Written by Julie Bishop Thursday, 25 October 2012
The announcement last month that the Swiss Government was launching two weeks of military exercises to prepare for the impact of widespread civil unrest within and beyond its borders was a surprise to many people.
Protests have occurred in nations most affected by the European debt crisis, with thousands taking to the streets in Greece, Spain, Portugal and Italy. The only nation of that group to share a border with Switzerland is Italy. The Swiss Minister for Defence Ueli Maurer said, “I can’t exclude that in the coming years we may need the army.”
A spokesperson for the Swiss Defence department said “It’s not excluded that the consequences of the financial crisis in Switzerland can lead to protests and violence. The army must be ready when the police in such cases requests … help.”
There are additional reports of plans for military police in the Swiss army to be on standby to protect key facilities of national importance including manufacturing centres, airports and the offices of international companies.
While there is some scepticism about political motives for the military exercises, it does reflect genuine concern about the ongoing debt crisis and whether it can be brought under control without a deeper crisis. Provisional data indicates the situation in Greece continues to worsen.
Several rounds of bailouts and rescue packages appear to have done little to stem the flow of red ink, with debt increasing and the Budget deficit higher than forecast. Public officials in Greece are under enormous pressure to stop this debt spiral while simultaneously dealing with increasingly violent protests by groups and individuals opposed to the painful budget cuts.
While public debt in France is much lower than that of Greece, it is sufficiently high that President Francois Hollande recently introduced the type of austerity measures in the budget against which he argued during the election campaign only a few months ago.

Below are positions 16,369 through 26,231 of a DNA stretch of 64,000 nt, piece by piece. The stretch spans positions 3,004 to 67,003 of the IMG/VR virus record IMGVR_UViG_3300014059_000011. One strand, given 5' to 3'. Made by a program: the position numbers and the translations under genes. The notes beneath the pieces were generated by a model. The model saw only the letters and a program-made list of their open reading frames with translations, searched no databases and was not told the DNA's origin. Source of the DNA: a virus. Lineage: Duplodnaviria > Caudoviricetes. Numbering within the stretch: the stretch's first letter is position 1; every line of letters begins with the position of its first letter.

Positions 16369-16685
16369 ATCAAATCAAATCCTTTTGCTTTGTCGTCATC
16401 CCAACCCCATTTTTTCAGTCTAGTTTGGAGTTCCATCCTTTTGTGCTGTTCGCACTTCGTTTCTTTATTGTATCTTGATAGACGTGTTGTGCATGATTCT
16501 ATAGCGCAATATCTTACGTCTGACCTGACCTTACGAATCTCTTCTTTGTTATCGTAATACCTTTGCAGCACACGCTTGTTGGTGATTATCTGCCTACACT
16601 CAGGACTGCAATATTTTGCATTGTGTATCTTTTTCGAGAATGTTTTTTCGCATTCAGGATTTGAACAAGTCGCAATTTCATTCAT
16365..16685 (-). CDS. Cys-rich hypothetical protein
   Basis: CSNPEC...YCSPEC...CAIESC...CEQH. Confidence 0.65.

The government of President Hollande was facing a budget deficit of €37 billion ($46.5 billion) and was forced to adopt a range of cuts to services while introducing a new top tax rate of 75% for people earning more than €1 million per year.
France’s Prime Minister Jean-Marc Ayrault said the increase in public debt to 91 per cent of gross domestic product is “unsustainable“. He warned that, “We have to break with this spiral of ever increasing debt. If we don’t say stop now, our taxpayers will just go on paying indefinitely purely to meet the interest payments.”
This is remarkably similar to warnings from former head of the Australian Future Fund and former Commonwealth Bank CEO David Murray, who recently said that, “To keep providing more Government entitlement that is debt funded, is not very smart, and it is the track that Europe has been down. The whole point about leadership at Government level, business level, family, anywhere, is to get a grasp on reality – that is what Europe has not been doing.”
Mr Murray rejected the argument of the current federal government that Australia had nothing to worry about because government debt was relatively low compared to the crisis-stricken nations of Europe.
“The risk is about the shape of the Australian economy, not the shape of somebody else’s economy. The other risk is that we’re talking about a measurement for Australia and comparing it with measurements for other countries that are severely bad. So, we are comparing 20-30 per cent of GDP in Government debt with countries that have 50-100. But 100 per cent is a ridiculous number. It shouldn’t even go close to that, ever,” he said.
Australia has experienced the fastest and largest descent into debt in our history under Treasurer Wayne Swan and Prime Minister Julia Gillard. The Coalition has been warning for some time that the government had to stop its wasteful spending and to put the national finances on a sustainable footing.
Unfortunately this year’s Budget and the just released MYEFO included contortions and manipulations that would never have been allowed by a private sector company reporting its finances. That will inspire little confidence in the Labor government’s ability to get spending and debt under control.
The task of restoring the national finances will fall once again on the shoulders of the next Coalition government and that task becomes more difficult with each passing day.